The Department of Commerce announced Oct. 29 that U.S. economic output in the third quarter grew by 33.1 percent, the largest expansion on record, after falling by 31.4 percent in the second quarter, the largest shrinkage on record.
In a release detailing the agency’s “advance” estimate for third-quarter gross domestic product (GDP), the Commerce Department noted, as is standard practice, that the number is subject to a follow-up revision, to be published on Nov. 25.
The Commerce Department said the record rebound reflects the reopening of the economy and resumption of business activity following lockdowns spurred by the outbreak of the CCP (Chinese Communist Party) virus.
“The increase in third-quarter GDP reflected continued efforts to reopen businesses and resume activities that were postponed or restricted due to COVID-19,” the department stated.
Tim Murtaugh, communications director for the campaign to reelect President Donald Trump, said in a statement that the record economic rebound is a “validation of President Trump’s policies which create jobs and opportunities for Americans in every corner of the country.”
Murtaugh highlighted the Trump administration’s policy of “cutting taxes and reducing regulations and red tape,” which he said “clear the way for American ingenuity and our entrepreneurial spirit to thrive.”
Still, while the economy recovered a large portion of outbreak-related losses, it remains below pre-pandemic levels.
“The rebound in Q3 GDP must be viewed in the context of the expectation that the full year will likely still see a contraction, once the final figures are in,” Bankrate.com senior economic analyst Mark Hamrick said in a statement to The Epoch Times.
Market analyst Sven Henrich noted in a tweet: “33.1 [percent] GDP. Congrats. 45.7 [percent] was needed to break even,” adding in a separate message, “Still 3/4 of a million claims.”
Henrich was referring to a separate report from the Labor Department on Oct. 29 (pdf) that showed 751,000 people filed for state unemployment benefits in the week ending Oct. 24, a drop of 40,000 from the previous week and the lowest since the pandemic delivered its colossal blow to the economy beginning in March.
Weekly jobless claims hit a record 6.867 million in March and, aside from several upticks, have fallen ever since. Still, they remain above their 665,000 peak seen during the 2007–09 Great Recession. Also, just over half of the 22.2 million jobs lost during the pandemic have been recouped.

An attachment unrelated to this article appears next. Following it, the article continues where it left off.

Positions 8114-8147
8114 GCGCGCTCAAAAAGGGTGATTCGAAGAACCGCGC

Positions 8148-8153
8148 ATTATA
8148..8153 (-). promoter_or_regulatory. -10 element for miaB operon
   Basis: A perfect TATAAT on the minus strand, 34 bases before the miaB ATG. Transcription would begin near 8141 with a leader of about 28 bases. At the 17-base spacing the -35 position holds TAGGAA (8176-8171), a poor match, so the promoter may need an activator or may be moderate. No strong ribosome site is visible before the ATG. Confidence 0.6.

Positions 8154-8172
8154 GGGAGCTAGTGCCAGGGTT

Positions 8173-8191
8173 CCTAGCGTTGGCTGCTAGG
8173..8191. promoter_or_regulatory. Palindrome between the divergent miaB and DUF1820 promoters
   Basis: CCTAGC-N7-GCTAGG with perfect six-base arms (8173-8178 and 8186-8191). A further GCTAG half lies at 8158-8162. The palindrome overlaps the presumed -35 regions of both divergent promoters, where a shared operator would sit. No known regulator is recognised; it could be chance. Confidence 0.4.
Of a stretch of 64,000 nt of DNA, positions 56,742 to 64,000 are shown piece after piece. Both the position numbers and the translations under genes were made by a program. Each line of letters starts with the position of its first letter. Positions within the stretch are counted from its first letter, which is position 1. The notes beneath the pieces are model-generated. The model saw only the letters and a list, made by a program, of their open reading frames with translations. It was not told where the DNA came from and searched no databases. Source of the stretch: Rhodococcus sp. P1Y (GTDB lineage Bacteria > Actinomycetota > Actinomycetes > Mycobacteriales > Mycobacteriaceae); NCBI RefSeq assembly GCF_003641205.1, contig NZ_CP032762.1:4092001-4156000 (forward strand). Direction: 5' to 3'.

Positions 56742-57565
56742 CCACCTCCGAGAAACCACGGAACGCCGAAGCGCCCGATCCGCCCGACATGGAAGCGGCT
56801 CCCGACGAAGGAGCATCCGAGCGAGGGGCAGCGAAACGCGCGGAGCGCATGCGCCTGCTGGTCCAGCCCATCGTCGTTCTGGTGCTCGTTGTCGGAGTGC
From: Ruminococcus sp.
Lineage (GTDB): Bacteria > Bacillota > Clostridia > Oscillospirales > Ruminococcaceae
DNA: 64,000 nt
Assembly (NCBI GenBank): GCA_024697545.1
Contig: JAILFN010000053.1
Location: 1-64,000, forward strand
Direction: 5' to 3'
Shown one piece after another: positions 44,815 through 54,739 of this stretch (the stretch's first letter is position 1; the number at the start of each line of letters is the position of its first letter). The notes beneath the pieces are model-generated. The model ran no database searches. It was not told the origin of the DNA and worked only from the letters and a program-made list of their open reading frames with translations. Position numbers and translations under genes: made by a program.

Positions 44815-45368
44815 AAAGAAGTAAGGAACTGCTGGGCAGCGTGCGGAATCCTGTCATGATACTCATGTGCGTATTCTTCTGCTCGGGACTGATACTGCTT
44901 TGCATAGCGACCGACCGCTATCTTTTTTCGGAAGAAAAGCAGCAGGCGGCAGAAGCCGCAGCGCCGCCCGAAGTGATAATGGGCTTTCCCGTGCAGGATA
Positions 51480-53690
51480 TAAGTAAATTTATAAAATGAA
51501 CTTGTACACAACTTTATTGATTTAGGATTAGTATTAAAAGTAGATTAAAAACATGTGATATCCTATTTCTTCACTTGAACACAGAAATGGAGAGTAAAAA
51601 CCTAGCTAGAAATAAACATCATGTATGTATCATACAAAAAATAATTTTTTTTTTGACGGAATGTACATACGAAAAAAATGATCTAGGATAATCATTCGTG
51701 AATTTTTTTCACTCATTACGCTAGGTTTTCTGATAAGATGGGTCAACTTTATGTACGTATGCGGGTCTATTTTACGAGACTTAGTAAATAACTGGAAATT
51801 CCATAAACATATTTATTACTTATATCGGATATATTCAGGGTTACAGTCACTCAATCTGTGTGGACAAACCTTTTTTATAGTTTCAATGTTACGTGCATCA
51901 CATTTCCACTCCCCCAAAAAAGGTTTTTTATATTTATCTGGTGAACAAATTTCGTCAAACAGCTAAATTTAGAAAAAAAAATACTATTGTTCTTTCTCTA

“New unemployment claims are lower, but hardly in the realm where we can take a great deal of reassurance from the present situation or near-term outlook. There are still some 22.6 million individuals receiving some form of unemployment compensation in the latest week, enough to fill a major American city,” Hamrick told The Epoch Times.
The Commerce Department’s GDP report also noted that disposable personal income fell by $636.7 billion, or 13.2 percent, in the third quarter, after surging by $1.6 trillion, or 44.3 percent in the second quarter, driven by historic levels of federal stimulus. At the same time, personal savings fell to $2.78 trillion in the third quarter from $4.71 trillion in the preceding quarter.
Both figures suggest a drag on consumer spending, which is a major driver of the economy.
“There’s a high level of uncertainty associated with growth in the current quarter, including the risk that consumers opt to spend more time in their homes, and less money out and about, in the coming weeks to avoid the virus. Growth remains lower than where it ended 2019, which means it isn’t yet time to hang the mission accomplished banner,” Hamrick said.
In the campaign statement, Murtaugh cast the election as a choice between “a Trump boom versus a Biden depression.”
Trump, in an Oct. 29 video message, said, “The really big factor in this election is the fact that Joe Biden and Kamala want to raise your taxes and raise them like nobody’s ever been raised before,” adding that what is estimated to be around a $4 trillion tax hike over 10 years would “drive our country into depression.”